Michelle loves teaching yoga, and has found new inspiration since focusing entirely on her practice and teaching. She’s completed teacher trainings in Jivamukti, Ashtanga Series 1, Bikram Yoga, and Maya Yoga Level 2, and done intensive teacher trainings with Ana Forrest, Lino Miele, Patricia Walden, Shiva Rae, Desire Rumbaugh, and Marc St. Pierre, Michelle does ongoing classes with Nancy Gilgoff, and Kelly Morris.
On your blog you mention that “yoga is harder when you’re doing it right, but better for you”. Can you expand on this, and share three alignment tips for three poses that often get overlooked?
Doing the postures correctly means that our bodies are integrated. Rather than falling back onto where we are naturally strong, or flexible, in an integrated pose we’re using muscles and alignments throughout the entire body, and you will feel your weak places much more.
For me, Chaturanga has been a 12 year adventure. For the past decade I’ve done it wrong: with shoulders rounding and caving in as I lower down. And the pose was easy! But to integrate the shoulders down the back, and keep them lifted as I lower down is almost impossible. In working with this pose, I am feeling muscles in my arms and using my core in new ways. It’s fantastic to come to this pose as a beginner again. It makes me a better teacher.
Top 3 Alignment Tips
1 Students from all over the world practice at Maui Lotus Yoga, and the hand position in downward facing dog is where a lot of people lose it. To protect and strengthen the wrists, the crease of the wrist should be parallel to the front edge of the mat. The full palm of the hand presses down, with the weight of the arms rolling in toward the webbing between the thumb and index finger. I encourage advanced students to pick up their pisiform bone (the wrist bone on the pinky side of the hand) while in weight bearing poses.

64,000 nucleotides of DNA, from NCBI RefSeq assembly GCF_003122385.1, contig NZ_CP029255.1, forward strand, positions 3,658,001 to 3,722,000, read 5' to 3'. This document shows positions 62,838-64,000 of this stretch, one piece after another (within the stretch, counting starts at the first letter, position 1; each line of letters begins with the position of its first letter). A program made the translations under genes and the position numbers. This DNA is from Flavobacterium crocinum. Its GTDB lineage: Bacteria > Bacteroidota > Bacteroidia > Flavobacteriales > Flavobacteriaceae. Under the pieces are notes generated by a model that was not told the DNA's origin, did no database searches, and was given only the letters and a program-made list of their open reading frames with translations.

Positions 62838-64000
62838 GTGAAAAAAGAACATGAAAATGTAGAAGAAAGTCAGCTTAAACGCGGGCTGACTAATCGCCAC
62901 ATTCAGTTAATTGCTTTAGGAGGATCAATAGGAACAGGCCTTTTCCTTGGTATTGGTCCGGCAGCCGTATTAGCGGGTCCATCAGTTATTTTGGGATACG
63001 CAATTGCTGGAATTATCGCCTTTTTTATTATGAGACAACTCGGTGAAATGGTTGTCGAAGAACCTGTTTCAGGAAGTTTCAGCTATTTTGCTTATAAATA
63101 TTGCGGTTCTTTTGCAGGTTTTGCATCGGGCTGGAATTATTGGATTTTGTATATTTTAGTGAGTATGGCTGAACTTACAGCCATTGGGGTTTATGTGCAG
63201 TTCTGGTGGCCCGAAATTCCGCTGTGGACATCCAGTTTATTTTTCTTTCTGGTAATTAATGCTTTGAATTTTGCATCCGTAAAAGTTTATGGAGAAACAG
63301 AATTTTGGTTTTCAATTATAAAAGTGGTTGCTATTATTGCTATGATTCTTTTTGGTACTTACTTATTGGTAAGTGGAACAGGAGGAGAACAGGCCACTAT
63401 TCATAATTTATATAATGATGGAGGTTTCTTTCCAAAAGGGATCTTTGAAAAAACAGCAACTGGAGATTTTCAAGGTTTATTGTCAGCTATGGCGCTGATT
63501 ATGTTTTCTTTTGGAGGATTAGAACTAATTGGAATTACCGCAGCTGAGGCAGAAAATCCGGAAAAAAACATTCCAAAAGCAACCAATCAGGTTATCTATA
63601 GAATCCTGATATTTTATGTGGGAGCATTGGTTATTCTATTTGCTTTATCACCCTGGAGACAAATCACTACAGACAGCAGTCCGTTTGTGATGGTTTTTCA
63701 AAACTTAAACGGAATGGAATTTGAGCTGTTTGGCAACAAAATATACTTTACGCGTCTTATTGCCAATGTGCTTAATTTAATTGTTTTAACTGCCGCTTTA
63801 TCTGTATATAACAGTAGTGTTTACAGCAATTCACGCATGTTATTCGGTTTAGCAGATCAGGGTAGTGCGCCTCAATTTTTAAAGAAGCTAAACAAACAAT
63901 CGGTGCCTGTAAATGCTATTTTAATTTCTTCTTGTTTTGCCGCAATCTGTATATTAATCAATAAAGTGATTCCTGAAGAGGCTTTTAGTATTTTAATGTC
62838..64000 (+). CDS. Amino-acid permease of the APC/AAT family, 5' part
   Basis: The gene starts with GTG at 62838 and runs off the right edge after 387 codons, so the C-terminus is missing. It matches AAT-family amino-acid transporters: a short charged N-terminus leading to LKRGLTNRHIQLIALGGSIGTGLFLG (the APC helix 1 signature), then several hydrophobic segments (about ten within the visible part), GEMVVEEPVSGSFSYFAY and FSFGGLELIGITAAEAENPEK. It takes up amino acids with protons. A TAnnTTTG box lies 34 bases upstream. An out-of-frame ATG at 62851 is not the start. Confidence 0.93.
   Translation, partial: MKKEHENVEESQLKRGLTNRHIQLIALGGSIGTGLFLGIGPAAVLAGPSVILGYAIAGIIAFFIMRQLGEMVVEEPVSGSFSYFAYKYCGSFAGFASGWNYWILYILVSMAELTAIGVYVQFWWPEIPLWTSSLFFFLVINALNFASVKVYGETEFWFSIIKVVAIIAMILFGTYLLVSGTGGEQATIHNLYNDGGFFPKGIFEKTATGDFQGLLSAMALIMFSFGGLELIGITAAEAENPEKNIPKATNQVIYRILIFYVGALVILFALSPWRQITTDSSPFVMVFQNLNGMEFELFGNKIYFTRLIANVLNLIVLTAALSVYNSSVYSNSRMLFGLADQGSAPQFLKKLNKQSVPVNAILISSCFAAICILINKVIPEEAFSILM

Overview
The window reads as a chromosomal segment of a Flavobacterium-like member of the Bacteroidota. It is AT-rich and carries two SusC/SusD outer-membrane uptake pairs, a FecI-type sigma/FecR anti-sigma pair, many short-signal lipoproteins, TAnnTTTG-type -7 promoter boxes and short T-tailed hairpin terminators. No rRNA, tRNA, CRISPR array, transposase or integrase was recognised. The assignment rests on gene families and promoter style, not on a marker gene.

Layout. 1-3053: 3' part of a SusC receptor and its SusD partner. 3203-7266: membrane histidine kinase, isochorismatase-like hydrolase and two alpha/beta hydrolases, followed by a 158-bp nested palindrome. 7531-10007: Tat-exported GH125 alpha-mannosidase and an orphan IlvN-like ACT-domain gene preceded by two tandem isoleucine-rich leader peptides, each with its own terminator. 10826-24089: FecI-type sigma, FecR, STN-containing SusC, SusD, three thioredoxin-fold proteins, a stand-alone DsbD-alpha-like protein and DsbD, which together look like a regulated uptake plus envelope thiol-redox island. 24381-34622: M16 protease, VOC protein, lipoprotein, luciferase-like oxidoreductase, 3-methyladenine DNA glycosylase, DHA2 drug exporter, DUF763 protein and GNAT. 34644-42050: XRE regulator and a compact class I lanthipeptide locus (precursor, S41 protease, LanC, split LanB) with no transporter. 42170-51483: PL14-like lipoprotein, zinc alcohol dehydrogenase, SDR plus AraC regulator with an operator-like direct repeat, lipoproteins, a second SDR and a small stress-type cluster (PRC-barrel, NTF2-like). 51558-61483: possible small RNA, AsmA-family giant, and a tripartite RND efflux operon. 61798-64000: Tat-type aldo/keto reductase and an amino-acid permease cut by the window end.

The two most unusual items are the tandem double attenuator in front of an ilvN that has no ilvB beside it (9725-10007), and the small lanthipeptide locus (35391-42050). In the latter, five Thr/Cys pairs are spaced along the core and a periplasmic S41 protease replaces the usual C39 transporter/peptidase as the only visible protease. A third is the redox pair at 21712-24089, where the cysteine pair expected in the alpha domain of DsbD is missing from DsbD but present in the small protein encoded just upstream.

2 Feet are where we connect to the earth. When the feet are properly anchored, you work the core of the body. You will feel your pose all the way up into your belly. I encourage students to separate their heels a little bit, and then energetically move those heels in toward the midline of the body. They will feel energy moving up the inner leg. At the same time, pressing into the big toe mounds will lift the arches of the feet, and activate the core. When students do this in shoulderstand www.yogajournal.com/poses/480, you can see their entire body integrating the pose. It’s beautiful.
3 In most poses, even when our limbs are extended, begin to pull energy in toward the midline of the body. This gives your postures a lift. It works especially well with arm balances. Always draw your energy in toward the center, to experience this lifting up.
What can people looking for at-work stress busters do?
A healthy workstation can change your life. I did some research on this; you can read the results here.
What can people looking for at-home stress busters do?
Ancient Tibetan wisdom prescribes looking at the sky. If you begin to feel overwhelmed, and need perspective, go outside and look up!
Recommend a Yoga Insider
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